Prayer as Dialectical Tension

If you’re new here, you may want to subscribe to my RSS feed. Thanks for visiting!

In his Lenten blog submission for this week, Rev. Lou continues to remind or expand our awareness of Christianity in the Eastern tradition.  His focus on the “dialectic of prayer” invites us to explore again our experience, belief and practice concerning prayer.

______

If you’re new here, you may want to subscribe to my RSS feed. Thanks for visiting!

In his Lenten blog submission for this week, Rev. Lou continues to remind or expand our awareness of Christianity in the Eastern tradition.  His focus on the “dialectic of prayer” invites us to explore again our experience, belief and practice concerning prayer.

_________________________________________________

Across the Christian tradition, perhaps the most consistent association made with Lent is prayer.  There are many forms of prayer and a variety of ways to pray. In the Christian tradition, prayer encompasses those activities meant to draw an individual to greater intimacy with the Divine.

In the Eastern Christian tradition, prayer is structured in a kind of dialectical tension.  Both aspects of the dialectic are understood to be necessary for a balanced spiritual life; each part of the dialectic has a unique focus.

One side of the dialectic in the dynamic life of prayer in the Eastern Christian tradition is liturgical prayer.  Those who have attended a service in a Greek or Russian Orthodox Church have experienced the way in which Eastern Christian liturgy can be larger than life.  The walls and ceiling of an Eastern Christian church are decorated with icons, while the church itself is lit by countless candles and scented by smoldering incense.  By design, Eastern Christian liturgy is meant to draw an individual toward the transcendent nature of the Divine.  The liturgy is intended to transport the individual from ordinary experience to the heavenly realm.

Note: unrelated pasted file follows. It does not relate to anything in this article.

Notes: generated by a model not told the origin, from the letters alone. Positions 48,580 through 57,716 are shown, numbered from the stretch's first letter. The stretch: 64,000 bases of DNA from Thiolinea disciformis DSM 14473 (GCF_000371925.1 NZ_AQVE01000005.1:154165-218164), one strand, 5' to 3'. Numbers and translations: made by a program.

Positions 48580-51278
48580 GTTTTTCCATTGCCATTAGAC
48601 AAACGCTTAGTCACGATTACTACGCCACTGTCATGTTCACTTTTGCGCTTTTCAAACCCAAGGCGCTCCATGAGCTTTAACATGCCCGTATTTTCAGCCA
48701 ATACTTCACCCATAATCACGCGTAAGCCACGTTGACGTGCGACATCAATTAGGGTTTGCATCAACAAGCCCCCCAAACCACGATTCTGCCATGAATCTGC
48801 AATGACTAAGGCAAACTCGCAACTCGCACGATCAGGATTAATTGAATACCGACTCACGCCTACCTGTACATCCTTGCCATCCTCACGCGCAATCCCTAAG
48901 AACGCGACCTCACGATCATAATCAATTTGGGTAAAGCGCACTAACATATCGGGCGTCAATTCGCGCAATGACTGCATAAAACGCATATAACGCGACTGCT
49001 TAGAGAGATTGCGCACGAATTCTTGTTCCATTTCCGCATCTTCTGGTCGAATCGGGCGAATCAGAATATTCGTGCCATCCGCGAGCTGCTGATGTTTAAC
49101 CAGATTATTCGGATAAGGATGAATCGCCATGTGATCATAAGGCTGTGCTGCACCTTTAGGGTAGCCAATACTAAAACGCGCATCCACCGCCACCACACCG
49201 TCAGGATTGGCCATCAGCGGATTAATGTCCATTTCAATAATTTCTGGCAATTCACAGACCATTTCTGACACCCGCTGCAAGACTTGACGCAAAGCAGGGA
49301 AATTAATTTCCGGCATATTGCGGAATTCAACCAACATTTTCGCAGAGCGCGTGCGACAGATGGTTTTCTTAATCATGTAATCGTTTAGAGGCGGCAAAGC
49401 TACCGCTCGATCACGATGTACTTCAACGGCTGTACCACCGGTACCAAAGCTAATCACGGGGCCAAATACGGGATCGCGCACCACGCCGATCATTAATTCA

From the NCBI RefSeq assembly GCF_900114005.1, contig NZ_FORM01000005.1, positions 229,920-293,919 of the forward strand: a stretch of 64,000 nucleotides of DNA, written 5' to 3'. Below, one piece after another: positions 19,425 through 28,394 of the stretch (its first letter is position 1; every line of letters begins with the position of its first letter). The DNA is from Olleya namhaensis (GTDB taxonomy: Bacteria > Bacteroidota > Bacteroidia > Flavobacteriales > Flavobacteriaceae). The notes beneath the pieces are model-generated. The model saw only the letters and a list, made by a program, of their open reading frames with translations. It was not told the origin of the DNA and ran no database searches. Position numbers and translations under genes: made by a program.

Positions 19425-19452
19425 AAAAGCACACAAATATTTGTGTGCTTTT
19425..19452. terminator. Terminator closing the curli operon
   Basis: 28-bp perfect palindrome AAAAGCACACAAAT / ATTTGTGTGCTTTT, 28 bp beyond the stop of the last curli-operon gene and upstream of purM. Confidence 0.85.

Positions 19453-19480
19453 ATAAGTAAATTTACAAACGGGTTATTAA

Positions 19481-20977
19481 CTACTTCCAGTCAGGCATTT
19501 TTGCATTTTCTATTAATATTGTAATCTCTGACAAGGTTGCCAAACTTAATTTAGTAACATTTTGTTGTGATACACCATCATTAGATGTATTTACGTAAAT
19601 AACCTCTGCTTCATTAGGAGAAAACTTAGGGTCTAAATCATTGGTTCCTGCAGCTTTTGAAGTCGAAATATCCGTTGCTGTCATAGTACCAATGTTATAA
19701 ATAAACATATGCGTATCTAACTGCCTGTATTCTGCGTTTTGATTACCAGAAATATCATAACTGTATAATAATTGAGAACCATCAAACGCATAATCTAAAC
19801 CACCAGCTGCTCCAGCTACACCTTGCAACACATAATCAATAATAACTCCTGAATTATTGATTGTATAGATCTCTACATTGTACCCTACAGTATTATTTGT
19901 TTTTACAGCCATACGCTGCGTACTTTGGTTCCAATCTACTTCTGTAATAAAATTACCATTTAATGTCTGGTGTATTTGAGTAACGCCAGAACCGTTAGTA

The other dialectic of prayer is that of personal prayer.  In the Eastern Christian tradition, personal prayer is contemplative, including practices like the mantric repetition of the Jesus Prayer or gazing in silence at a familiar icon.  Such practices focus on a process of self-emptying, enabling the person at prayer to rest with the Divine who is at the heart of her or his being.

During the Lent, the dialectic tension between transcendent liturgical prayer and immanent contemplative prayer is bridged in a unique way.  At the close of each liturgical service, the congregation recites the ancient Lenten Prayer of Saint Ephrem of Syria.

Ephrem was fourth century (CE) poet and hymnographer. Approximately 400 pieces of his work have survived.  Of them, the Lenten Prayer is best known.  It beautifully encapsulates the ordinary challenges many people experience in their growth toward wholeness.

 Lord, Keep from me a spirit of indifference and discouragement, lust of power, and idle gossip.  Rather, give me a spirit of wholeness of being, humble mindedness, patience, and love.  Grant me the grace to be aware of when I miss the mark and to not judge others, for you are blessed, always and forever. Amen.

Rather than attempting to explain the significance of the words of this simple prayer, I simply want to invite you to take time to quietly and reflectively be in prayer with Ephrem’s words.  Allow his gentle spirit to help direct your heart and mind toward the wholeness to which we are drawn in this Lenten Spring.

Read more http://whereheartandmindmeet.ccuccatl.com/2012/03/23/prayer-as-dialectical-tension/

Recent Posts
Contact Us

We're not around right now, but you can send us an email and we'll be in touch soon.

Not readable? Change text. captcha txt